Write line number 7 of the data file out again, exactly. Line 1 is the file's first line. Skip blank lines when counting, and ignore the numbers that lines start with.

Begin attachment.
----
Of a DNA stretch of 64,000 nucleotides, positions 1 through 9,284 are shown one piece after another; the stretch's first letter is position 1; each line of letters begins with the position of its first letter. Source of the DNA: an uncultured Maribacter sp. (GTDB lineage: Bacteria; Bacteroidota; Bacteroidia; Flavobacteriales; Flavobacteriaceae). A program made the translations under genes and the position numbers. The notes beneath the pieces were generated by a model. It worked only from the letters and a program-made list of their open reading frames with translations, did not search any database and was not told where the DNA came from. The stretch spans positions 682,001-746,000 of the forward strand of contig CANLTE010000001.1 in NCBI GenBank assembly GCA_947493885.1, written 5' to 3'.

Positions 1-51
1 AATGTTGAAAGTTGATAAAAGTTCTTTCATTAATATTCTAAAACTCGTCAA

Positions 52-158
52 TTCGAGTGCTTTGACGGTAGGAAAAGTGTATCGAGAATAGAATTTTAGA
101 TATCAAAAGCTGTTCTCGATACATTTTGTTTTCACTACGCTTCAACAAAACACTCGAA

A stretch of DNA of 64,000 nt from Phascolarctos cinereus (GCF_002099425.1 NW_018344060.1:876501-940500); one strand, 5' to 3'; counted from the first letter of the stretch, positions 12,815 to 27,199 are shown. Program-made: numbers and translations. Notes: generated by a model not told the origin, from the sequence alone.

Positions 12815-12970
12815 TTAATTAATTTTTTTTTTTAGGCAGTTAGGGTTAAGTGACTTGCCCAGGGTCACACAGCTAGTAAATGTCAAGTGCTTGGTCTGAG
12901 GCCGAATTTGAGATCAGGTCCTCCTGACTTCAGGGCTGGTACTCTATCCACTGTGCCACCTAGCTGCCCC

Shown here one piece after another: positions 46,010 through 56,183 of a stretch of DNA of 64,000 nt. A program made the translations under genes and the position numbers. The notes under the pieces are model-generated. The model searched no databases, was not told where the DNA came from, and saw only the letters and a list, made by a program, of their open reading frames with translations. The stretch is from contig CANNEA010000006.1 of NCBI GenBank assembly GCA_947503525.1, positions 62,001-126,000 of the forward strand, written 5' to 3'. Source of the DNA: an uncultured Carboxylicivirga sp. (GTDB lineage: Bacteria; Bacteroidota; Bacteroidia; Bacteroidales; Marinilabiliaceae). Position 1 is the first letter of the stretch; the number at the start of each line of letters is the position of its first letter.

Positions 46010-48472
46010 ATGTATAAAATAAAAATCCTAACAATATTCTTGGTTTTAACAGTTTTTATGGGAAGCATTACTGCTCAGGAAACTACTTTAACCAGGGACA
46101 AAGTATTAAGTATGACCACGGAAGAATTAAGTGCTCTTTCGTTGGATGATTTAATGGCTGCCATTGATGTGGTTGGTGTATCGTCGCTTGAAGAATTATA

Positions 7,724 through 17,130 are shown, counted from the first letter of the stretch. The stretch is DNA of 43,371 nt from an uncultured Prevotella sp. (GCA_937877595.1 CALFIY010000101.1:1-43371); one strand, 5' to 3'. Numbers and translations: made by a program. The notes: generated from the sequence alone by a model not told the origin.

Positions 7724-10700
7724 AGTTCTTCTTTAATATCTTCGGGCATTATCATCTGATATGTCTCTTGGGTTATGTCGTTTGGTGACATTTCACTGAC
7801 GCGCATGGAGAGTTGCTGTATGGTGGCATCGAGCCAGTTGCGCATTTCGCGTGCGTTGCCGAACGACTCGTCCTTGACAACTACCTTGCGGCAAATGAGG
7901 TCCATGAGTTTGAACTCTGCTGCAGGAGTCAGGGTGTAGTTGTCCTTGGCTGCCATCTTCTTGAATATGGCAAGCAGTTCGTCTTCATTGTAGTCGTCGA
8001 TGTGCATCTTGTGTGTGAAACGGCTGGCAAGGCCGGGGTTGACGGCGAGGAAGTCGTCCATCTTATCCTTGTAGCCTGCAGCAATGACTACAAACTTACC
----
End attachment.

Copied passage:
A stretch of DNA of 64,000 nt from Phascolarctos cinereus (GCF_002099425.1 NW_018344060.1:876501-940500); one strand, 5' to 3'; counted from the first letter of the stretch, positions 12,815 to 27,199 are shown. Program-made: numbers and translations. Notes: generated by a model not told the origin, from the sequence alone.